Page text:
Wall painting depicting the Triumph of Bacchus, from the House of Marcus Lucretius Fronto, Pompeii.

A mural in Pompeii. White salts on some of Pompeii’s murals contain ions that might have migrated from volcanic material. Credit: Getty

Chemistry

The volcanic debris that buried Pompeii wreaks further destruction

Compounds in the detritus that entombed the ancient city might be degrading its murals.

Volcanic ash that preserved the ancient city of Pompeii for nearly 2,000 years could now be eroding the city’s celebrated murals.

Pompeii was buried when Mount Vesuvius erupted in ad 79. The murals in many of the city’s buildings are degrading, and white crystals precipitating on their surfaces suggest that the paints are interacting with ions dissolved in water.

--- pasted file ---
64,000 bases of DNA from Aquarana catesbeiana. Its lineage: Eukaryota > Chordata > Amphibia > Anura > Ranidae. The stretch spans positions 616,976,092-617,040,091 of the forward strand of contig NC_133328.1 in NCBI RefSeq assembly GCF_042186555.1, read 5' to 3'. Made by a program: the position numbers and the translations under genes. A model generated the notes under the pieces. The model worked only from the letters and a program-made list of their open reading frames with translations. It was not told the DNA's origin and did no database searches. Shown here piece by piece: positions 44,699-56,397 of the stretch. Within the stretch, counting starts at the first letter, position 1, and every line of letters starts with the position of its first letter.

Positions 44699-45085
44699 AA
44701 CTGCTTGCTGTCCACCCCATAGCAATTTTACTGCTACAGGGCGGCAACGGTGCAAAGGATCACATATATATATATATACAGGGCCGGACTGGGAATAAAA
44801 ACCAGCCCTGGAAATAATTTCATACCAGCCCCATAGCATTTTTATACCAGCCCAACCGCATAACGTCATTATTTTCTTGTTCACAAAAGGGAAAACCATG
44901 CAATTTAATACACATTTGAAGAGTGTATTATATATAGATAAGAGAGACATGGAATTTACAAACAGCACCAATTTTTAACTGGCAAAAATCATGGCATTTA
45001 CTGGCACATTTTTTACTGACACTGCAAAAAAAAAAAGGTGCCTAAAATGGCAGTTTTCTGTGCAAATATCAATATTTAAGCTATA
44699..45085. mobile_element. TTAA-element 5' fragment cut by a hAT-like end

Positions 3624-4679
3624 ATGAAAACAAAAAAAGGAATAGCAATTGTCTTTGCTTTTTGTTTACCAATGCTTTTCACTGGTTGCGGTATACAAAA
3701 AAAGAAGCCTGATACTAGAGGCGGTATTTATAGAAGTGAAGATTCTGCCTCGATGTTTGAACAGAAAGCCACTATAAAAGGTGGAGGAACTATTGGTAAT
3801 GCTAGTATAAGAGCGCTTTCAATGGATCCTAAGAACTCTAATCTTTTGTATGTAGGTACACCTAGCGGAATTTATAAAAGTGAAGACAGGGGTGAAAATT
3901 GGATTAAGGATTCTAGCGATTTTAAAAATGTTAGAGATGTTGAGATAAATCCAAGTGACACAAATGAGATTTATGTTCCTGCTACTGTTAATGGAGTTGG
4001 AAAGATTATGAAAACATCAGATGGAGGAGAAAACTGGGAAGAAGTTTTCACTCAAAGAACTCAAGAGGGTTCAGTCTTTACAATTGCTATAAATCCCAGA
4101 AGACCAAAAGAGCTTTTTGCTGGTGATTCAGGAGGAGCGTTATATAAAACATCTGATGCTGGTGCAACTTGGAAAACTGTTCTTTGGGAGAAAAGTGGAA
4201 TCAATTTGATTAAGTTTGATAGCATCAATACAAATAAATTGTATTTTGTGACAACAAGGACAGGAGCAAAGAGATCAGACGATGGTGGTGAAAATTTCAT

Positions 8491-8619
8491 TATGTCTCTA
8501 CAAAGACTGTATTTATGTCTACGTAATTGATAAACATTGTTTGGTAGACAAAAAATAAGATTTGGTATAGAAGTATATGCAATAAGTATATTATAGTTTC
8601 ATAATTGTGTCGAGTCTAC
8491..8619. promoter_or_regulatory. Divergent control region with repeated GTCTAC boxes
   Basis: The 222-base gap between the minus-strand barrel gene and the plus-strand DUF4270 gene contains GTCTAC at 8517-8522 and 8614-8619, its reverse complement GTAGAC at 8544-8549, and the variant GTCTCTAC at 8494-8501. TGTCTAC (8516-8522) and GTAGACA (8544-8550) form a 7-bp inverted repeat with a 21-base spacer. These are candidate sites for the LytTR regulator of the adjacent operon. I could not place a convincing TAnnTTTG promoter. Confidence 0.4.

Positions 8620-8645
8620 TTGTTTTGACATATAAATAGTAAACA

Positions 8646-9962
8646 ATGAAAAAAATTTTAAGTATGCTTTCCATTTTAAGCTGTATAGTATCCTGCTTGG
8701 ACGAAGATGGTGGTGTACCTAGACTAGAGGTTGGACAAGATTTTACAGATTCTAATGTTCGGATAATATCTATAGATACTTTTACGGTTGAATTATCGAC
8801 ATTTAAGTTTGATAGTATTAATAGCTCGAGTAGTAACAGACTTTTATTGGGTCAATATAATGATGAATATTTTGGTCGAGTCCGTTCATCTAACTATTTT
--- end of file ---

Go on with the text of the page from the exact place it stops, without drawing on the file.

To investigate, Maite Maguregui and Silvia Pérez-Diez at the University of the Basque Country in Spain and their colleagues used a portable instrument that fires a laser beam at an object, atomizing a tiny amount of material, and analyses the resulting radiation. The team trained the instrument on ash and pumice collected in Pompeii and on white salts on murals at Pompeii’s House of Ariadne and House of Marcus Lucretius. Both the volcanic material and the salts contained fluoride and chloride ions, which could have migrated from the volcanic deposits onto the paintings.

The researchers suspect that the murals’ degradation accelerated after excavations exposed Pompeii to rain and humidity. They hope that the laser-based instrument can identify residual volcanic ash on murals so that it can be removed.

Correction: An earlier version of this article incorrectly stated that the authors studied murals at the House of Marcus Lucretius Fronto.